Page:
“Unlike other rewritable systems, e.g., transparent-opaque types, Thermo Rewrite uses Leuco dye in a coloring/decoloring process for its imaging (Thermo Rewrite is therefore classified as a Leuco type rewritable material). This primary difference from other rewritable materials allows a high-contrast and high-resolution image. Toughness is also a big advantage of Thermo Rewrite. With the use of an adequate printer set, a print/erase durability of more than one thousand times would be possible. Thanks to these great advantages, Thermo Rewrite is expected to be used not only for card applications but also for various other fields.” (From Mitsubishi Paper Mills Ltd.)

Starter Links: Mitsubishi Paper Mill’s Thermo Rewrite | Wikipedia entry on Leuco Dye

The Virtual Retinal Display

With the VRD a new technique of Head Mounted Displays evolve that don’t produce a real image on a physical screen any more, but project a virtual image directly onto the retina. They promise on the long run, low costs, light weight and higher resolutions which might make convenient reading possible for the first time in the history of HMDs.

“The VRD was invented at the University of Washington in the Human Interface Technology Lab (HIT) in 1991. The development began in November 1993. The aim was to produce a full color, wide field-of-view, high resolution, high brightness, low cost virtual display. Microvision Inc. has the exclusive license to commercialize the VRD technology. This technology has many potential applications, from head-mounted displays (HMDs) for military/aerospace applications to medical society.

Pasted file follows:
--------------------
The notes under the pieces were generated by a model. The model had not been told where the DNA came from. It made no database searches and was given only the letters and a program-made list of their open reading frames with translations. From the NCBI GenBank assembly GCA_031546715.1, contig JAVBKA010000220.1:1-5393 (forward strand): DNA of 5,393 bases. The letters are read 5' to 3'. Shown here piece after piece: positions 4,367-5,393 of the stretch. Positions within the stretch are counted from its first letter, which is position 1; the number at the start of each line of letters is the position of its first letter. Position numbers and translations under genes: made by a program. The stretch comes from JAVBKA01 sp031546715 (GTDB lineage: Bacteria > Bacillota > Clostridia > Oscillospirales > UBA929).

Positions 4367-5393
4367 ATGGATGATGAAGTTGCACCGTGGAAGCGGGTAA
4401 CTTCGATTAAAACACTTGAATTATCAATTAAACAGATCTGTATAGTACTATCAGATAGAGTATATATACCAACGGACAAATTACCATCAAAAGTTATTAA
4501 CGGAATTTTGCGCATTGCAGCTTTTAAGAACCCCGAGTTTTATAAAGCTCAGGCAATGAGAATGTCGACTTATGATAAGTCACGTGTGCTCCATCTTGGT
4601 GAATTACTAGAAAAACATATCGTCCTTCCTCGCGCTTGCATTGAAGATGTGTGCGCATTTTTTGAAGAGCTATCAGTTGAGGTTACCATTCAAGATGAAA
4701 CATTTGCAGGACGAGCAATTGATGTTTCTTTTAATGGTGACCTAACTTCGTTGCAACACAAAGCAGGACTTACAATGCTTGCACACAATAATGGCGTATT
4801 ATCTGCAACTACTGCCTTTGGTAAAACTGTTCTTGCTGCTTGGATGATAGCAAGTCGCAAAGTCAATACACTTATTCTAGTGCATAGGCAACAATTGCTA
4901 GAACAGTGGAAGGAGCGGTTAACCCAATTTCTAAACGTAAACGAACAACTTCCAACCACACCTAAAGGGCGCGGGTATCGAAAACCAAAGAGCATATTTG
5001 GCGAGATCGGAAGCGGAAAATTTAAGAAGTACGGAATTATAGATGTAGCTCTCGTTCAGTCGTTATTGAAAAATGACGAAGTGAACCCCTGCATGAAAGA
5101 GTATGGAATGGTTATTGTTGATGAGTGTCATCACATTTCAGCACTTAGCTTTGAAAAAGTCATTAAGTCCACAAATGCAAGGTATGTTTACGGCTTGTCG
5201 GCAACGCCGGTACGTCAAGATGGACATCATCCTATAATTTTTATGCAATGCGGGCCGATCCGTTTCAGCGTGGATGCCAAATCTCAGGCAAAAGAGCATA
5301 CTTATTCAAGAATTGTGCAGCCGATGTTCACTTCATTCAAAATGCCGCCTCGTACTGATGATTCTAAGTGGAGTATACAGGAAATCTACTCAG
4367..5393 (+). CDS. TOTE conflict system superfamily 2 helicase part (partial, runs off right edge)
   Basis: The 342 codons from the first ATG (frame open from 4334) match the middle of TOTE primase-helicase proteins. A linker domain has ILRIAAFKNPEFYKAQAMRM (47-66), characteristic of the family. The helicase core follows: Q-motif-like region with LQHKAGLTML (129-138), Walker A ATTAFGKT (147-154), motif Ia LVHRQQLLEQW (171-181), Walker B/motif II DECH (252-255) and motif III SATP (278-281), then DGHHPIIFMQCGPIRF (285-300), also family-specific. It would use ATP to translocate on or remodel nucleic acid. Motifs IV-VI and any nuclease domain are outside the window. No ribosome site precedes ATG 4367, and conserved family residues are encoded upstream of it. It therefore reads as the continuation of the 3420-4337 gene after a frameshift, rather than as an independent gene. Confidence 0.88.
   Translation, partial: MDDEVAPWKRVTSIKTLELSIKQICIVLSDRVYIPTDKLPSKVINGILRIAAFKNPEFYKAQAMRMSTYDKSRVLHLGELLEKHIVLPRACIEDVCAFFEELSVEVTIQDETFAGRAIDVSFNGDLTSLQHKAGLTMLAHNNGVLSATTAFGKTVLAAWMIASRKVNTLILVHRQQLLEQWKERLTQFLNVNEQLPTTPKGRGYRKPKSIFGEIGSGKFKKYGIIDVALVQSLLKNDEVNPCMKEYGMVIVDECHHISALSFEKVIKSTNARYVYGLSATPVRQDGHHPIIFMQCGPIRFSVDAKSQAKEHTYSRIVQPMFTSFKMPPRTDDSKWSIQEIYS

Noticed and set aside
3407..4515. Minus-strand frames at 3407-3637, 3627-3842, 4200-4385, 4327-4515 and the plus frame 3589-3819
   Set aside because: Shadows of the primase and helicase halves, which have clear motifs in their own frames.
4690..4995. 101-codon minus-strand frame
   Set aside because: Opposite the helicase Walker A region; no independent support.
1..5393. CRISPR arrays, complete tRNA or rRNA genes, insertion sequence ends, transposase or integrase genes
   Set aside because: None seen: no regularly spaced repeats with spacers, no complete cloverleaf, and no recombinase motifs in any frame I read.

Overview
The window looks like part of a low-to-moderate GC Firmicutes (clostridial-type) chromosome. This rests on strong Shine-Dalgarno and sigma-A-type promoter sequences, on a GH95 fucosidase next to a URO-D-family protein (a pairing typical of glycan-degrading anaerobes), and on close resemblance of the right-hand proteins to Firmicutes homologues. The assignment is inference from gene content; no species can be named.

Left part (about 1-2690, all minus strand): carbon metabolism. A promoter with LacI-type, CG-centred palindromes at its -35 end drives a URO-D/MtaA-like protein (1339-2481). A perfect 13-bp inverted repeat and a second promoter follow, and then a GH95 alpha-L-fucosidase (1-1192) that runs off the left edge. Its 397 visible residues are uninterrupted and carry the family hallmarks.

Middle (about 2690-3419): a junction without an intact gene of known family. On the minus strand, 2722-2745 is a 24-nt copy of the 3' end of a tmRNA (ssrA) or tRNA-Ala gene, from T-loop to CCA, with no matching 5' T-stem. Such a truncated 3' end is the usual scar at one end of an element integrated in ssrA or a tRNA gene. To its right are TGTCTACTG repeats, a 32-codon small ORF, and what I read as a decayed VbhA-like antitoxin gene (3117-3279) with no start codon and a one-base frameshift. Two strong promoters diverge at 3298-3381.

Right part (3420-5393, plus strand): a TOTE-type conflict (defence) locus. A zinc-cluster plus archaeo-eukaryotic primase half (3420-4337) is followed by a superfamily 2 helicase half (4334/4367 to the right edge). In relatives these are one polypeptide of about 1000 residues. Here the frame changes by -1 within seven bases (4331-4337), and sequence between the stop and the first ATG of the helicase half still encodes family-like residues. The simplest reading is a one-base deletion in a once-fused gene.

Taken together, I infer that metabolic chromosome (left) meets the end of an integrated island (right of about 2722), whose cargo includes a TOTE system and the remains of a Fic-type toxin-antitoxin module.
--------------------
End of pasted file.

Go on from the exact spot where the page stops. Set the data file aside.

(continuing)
The VRD projects a modulated beam of light (from an electronic source) directly onto the retina of the eye producing a rasterized image. The viewer has the illusion of seeing the source image as if he/she stands two feet away in front of a 14-inch monitor. In reality, the image is on the retina of its eye and not on a screen. The quality of the image he/she sees is excellent with stereo view, full color, wide field of view, no flickering characteristics. Using the VRD technology it is possible to build a display with the following characteristics:

* Very small and lightweight, glasses mountable * Large field of view, greater than 120 degrees * High resolution, approaching that of human vision * Full color with better color resolution than standard displays * Brightness sufficient for outdoor use * Very low power consumption * True stereo display with depth modulation * Capable of fully inclusive or see through display modes” (from the NPS Article)

Starter Links:
Microvision|Product video|NPS Article

The IPod as Ebook ProjectTransliteracies Research Report

With better display quality, more storage space and a very sophisticated web infrastructure to support it, the IPod is growing into a multipurpose device for different kinds of media, that exceeds the original intention of a mp3 player by far.

The IPod video is much more than a mp3 player. In fact, it is a full-sized computer that is even able to have a version of linux installed. With video and audio podcasts there is a new way to handle content transfer of any kind. Furthermore, the IPod can be used as a ebook. With the IPodulator websites can be viewed and several books like for example the bible can be heard and read on the IPod on the go.